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Faces of PED Fridays: Laura Dering

Prior to my trip to Uganda, I was quite certain of two things.  One being that I would become very tan(or very sunburned) and the other being that I was most definitely going to be eaten alive by strange insects.  It was only a couple of days before I realized I was mistaken and my spf 80 and 95% deet bug spray stayed nestled at the bottom of my suitcase for the remainder of the trip.  At this point in time I came to the conclusion that googling ‘what to expect in Uganda’ per chance was not the best possible preparation for my travels.

The events and ideas I took away from my visit that resonate most in my memory are concepts I would not have been able to fully soak in without physically being in Uganda and experiencing them myself.  Two things are constant throughout the world: time and music.  Though constant, these notions are substantially dissimilar between the United States of America and Uganda.  In the U.S. time is rationed throughout the day.  Every minute is carefully portioned in planners and smart phones.  Strict schedules are adhered to and individuals become extremely disgruntled if appointments are cancelled or heavy traffic delays errands.  In Uganda time is not seen as a hindrance or stressor.  It is simply observed as day turns to night and as moments between meals pass.  Time is not focused on or used as a definitive deadline.  If someone tells you they will pick you up at 5pm or a meal will occur at 6pm it may be a few hours after that until the action arises and it is completely acceptable and to an extent even expected.  Spontaneity is more important to them than scheduling.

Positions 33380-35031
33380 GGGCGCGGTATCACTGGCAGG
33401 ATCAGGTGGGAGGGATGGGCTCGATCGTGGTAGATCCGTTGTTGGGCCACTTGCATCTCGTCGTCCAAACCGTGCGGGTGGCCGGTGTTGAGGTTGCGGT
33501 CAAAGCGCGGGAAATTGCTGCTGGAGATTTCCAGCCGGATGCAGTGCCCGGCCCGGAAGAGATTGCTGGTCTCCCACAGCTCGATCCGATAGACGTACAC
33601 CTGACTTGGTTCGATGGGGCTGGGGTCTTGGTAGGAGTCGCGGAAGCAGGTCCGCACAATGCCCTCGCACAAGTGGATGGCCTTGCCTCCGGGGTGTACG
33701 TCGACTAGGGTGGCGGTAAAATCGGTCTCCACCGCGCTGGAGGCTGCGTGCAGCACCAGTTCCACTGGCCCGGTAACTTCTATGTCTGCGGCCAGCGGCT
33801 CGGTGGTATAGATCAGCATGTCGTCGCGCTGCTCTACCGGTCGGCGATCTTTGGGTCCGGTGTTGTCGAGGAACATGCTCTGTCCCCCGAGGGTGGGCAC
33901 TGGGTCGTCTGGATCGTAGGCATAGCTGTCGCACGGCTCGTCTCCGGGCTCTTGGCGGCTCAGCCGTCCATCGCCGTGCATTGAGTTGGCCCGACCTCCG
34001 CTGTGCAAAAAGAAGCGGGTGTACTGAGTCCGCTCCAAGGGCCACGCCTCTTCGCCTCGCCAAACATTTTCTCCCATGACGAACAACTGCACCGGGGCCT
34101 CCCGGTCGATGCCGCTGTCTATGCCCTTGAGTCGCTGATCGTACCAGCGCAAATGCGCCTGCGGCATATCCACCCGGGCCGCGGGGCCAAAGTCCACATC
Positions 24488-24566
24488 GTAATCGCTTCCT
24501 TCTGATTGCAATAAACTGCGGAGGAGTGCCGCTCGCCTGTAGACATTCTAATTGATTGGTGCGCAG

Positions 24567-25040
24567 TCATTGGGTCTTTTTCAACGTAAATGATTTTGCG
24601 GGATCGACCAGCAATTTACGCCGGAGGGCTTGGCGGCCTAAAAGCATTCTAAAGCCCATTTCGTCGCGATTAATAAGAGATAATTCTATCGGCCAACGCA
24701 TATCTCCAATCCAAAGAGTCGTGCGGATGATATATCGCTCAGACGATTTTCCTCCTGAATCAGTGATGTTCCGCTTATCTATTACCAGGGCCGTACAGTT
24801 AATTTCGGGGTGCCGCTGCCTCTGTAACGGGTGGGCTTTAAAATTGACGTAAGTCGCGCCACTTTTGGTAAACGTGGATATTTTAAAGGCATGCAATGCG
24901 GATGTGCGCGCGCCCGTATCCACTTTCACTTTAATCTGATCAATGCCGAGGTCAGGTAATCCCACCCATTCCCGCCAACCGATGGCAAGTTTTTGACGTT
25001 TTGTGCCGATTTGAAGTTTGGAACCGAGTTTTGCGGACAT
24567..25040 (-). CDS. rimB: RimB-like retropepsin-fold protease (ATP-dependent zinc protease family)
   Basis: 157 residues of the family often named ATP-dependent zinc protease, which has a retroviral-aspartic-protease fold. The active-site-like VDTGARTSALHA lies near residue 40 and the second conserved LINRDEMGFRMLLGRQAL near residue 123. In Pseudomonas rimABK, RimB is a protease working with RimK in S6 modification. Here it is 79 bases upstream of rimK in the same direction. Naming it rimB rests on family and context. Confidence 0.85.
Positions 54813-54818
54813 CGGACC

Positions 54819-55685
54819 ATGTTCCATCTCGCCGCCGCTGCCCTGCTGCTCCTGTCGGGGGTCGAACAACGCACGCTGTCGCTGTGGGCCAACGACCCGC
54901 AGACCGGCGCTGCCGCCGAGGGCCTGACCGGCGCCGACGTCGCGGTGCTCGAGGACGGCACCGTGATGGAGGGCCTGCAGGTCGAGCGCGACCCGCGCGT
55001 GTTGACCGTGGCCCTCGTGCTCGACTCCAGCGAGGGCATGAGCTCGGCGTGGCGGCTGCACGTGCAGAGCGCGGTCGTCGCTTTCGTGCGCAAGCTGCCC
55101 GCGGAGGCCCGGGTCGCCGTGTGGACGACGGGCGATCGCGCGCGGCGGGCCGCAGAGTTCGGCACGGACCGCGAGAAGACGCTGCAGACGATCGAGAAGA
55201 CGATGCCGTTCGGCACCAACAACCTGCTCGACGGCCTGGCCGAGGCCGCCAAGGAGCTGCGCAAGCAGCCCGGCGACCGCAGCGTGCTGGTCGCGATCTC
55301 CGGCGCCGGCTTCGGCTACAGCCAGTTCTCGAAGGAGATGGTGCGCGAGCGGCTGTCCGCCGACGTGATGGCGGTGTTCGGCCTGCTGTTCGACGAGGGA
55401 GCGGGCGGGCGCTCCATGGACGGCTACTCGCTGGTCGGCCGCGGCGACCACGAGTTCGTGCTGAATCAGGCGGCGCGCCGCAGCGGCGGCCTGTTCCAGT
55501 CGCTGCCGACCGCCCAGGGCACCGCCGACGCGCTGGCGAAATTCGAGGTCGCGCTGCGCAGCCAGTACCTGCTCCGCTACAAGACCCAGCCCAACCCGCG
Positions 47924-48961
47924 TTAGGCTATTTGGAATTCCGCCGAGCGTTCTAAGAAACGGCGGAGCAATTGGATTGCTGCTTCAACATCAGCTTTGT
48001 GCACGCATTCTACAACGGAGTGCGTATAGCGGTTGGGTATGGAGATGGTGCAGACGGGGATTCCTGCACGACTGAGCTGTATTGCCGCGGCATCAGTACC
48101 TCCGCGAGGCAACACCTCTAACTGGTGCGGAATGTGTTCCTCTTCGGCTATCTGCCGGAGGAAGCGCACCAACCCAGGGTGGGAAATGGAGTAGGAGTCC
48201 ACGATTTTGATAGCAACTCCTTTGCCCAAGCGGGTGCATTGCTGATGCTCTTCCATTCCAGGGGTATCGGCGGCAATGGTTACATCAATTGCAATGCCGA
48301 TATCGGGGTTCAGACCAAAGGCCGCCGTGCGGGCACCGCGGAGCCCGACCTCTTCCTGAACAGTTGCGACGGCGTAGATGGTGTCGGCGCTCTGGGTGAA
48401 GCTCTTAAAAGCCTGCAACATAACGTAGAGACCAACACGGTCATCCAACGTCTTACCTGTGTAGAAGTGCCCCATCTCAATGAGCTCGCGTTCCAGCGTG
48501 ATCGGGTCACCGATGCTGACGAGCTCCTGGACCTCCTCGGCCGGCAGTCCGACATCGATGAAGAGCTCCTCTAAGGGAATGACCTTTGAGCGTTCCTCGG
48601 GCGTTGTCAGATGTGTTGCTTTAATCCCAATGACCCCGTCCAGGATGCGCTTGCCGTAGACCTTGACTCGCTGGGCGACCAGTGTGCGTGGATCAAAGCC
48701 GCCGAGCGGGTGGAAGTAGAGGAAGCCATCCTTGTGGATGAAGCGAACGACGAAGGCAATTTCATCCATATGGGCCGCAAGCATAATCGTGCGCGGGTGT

Noise seems to fall into the realm of personal space in the United States.  Booming bass systems and loud stereos are generally viewed as disrespectful.  Neighbors do not appreciate it when others that dwell around them play music loud enough for them to audibly hear it a few doors down.  It is rather revitalizing that the opposite seems to hold true in Uganda.  Citizens navigate down roads with speakers strapped to the top of their car roofs projecting reggae and Rihanna.  Boisterous melodies flow from fruit stands as well as open shop doors.  Loud laughter and occasional dancing can be observed by the passerby.  Ugandans prefer to celebrate life and live out loud rather than coloring inside the lines.  They have given me an understanding of how satisfying it can be to live simply instead of getting caught up in deadlines social norms.  Even though the group I went with ventured to Uganda to help the local citizens, I think they may have given us more than we realize.